MEXICO CITY – Mexico’s well being ministry on Tuesday revealed guidelines to manage using medicinal hashish, a significant step in a broader reform to create the world’s largest authorized hashish market within the Latin American nation.
The new regulation was signed off by President Andrés Manuel López Obrador, and can now enable pharmaceutical corporations to start doing medical analysis on hashish merchandise.
The hashish reform happening contains the leisure use of marijuana, and can create what could be the world’s largest nationwide hashish market when it comes to inhabitants.
The new medicinal guidelines state corporations which want to perform analysis need to acquire permission from the Mexican well being regulator, COFEPRIS, and this analysis needs to be carried out in strictly managed, impartial laboratories.
“The standard of regulation is very, very high,” stated Luisa Conesa, a lawyer and pro-cannabis activist who spearheaded authorized challenges that led to decriminalization of medical hashish.
“(The regulation) is just not geared toward sufferers rising their very own hashish, it’s geared toward pharmaceutical corporations producing pharmaceutical derivatives of hashish that are labeled as managed substances that want prescription,” he said.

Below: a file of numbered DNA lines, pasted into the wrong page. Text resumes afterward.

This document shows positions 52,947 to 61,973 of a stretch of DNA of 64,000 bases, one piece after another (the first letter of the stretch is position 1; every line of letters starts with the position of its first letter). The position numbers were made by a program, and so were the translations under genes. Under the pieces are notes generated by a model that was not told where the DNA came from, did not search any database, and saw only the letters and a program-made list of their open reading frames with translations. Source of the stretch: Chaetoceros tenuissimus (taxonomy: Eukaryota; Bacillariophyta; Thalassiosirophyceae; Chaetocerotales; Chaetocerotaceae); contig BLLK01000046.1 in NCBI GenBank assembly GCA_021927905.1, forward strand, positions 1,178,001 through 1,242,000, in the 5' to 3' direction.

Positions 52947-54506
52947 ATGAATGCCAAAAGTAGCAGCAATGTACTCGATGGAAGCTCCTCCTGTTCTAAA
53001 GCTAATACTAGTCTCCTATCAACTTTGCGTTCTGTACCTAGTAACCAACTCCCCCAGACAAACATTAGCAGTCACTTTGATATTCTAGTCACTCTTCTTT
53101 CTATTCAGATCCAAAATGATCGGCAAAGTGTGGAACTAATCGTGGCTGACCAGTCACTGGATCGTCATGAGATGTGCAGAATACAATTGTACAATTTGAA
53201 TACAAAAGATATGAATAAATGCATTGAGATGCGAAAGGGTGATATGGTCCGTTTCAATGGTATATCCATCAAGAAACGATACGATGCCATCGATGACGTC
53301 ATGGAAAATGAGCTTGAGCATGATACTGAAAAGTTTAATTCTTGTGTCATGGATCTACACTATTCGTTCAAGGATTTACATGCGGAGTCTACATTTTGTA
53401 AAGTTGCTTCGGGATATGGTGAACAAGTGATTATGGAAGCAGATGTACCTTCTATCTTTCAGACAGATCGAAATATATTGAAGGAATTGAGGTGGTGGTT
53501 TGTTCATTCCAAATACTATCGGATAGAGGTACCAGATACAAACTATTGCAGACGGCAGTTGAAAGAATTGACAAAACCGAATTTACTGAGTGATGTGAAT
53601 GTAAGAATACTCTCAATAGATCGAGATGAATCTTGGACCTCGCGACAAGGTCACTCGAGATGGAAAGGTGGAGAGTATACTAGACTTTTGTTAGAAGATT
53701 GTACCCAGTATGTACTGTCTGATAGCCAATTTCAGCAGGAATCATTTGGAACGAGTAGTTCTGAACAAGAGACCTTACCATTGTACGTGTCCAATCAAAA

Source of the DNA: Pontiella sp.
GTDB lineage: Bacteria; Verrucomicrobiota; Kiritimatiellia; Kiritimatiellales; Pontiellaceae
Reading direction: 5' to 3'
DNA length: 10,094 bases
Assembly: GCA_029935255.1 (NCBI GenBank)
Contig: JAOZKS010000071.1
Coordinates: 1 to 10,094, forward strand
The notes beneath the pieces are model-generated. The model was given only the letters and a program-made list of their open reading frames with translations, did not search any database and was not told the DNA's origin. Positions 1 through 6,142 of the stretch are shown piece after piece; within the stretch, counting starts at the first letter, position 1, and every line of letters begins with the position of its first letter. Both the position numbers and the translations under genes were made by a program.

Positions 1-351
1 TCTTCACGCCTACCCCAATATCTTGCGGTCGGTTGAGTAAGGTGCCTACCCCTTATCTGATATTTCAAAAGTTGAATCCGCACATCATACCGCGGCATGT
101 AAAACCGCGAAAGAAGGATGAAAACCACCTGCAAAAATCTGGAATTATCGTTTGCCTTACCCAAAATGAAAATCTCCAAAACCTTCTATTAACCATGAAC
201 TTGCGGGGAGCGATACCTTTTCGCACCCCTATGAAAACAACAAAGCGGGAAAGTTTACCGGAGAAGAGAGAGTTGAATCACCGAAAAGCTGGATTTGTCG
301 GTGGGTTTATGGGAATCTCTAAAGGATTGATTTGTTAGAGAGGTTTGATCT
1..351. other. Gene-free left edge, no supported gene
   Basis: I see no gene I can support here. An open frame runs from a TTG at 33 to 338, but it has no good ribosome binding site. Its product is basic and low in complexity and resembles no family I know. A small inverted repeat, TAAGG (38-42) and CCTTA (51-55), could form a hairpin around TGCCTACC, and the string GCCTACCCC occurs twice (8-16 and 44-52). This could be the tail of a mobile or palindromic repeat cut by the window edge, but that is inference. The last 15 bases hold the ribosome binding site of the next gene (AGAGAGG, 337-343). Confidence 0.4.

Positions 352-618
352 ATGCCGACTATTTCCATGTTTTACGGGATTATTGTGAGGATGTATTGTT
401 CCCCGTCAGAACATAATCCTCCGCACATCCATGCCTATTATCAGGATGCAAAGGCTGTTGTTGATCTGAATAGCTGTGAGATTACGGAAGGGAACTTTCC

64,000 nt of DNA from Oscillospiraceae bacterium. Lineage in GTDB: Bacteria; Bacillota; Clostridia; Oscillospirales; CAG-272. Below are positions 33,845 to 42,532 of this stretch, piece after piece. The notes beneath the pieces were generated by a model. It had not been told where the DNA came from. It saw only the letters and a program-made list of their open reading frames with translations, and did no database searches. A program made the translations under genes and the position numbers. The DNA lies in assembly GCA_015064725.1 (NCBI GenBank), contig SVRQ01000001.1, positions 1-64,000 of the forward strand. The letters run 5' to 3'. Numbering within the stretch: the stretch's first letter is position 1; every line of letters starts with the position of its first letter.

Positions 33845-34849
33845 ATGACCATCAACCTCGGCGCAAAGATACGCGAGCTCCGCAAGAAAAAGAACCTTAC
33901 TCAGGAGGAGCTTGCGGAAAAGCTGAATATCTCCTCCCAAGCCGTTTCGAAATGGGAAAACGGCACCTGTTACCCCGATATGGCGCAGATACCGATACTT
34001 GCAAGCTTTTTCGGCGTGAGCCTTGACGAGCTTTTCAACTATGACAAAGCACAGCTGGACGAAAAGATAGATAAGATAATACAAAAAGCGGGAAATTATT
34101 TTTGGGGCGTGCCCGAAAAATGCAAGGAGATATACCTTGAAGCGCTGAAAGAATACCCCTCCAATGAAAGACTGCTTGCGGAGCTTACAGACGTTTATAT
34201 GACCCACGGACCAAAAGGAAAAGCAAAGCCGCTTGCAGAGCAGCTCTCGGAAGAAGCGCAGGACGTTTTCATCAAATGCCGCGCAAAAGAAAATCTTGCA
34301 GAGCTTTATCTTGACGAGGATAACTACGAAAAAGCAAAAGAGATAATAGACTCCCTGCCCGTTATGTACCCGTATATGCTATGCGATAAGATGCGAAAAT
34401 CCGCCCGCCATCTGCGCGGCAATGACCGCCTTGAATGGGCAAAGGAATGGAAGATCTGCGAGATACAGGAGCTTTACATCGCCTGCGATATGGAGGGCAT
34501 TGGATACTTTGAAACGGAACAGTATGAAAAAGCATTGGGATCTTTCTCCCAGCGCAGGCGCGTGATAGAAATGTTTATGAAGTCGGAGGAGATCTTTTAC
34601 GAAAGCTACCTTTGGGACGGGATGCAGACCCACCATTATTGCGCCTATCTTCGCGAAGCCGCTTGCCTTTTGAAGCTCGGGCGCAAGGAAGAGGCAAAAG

The regulation also sets rules for the sowing, cultivation and harvesting of cannabis for medicinal purposes, which would allow businesses to grow marijuana legally on Mexican soil.
While some cannabis plant imports are permitted for companies looking to create products, exports of Mexican-grown cannabis is prohibited.
Foreign weed companies from Canada and the United States have been looking at Mexico with interest. Many had delayed making investment decisions due to policy uncertainty and were waiting for the final regulation to be published.
Mexico’s lawmakers are also in the final stages of legalizing recreational use of marijuana, with the bill expected to pass in the next period of Congress.
The legislation marks a major shift in a country bedeviled for years by violence between feuding drug cartels, which have long made millions of dollars growing marijuana illegally and smuggling it into the United States.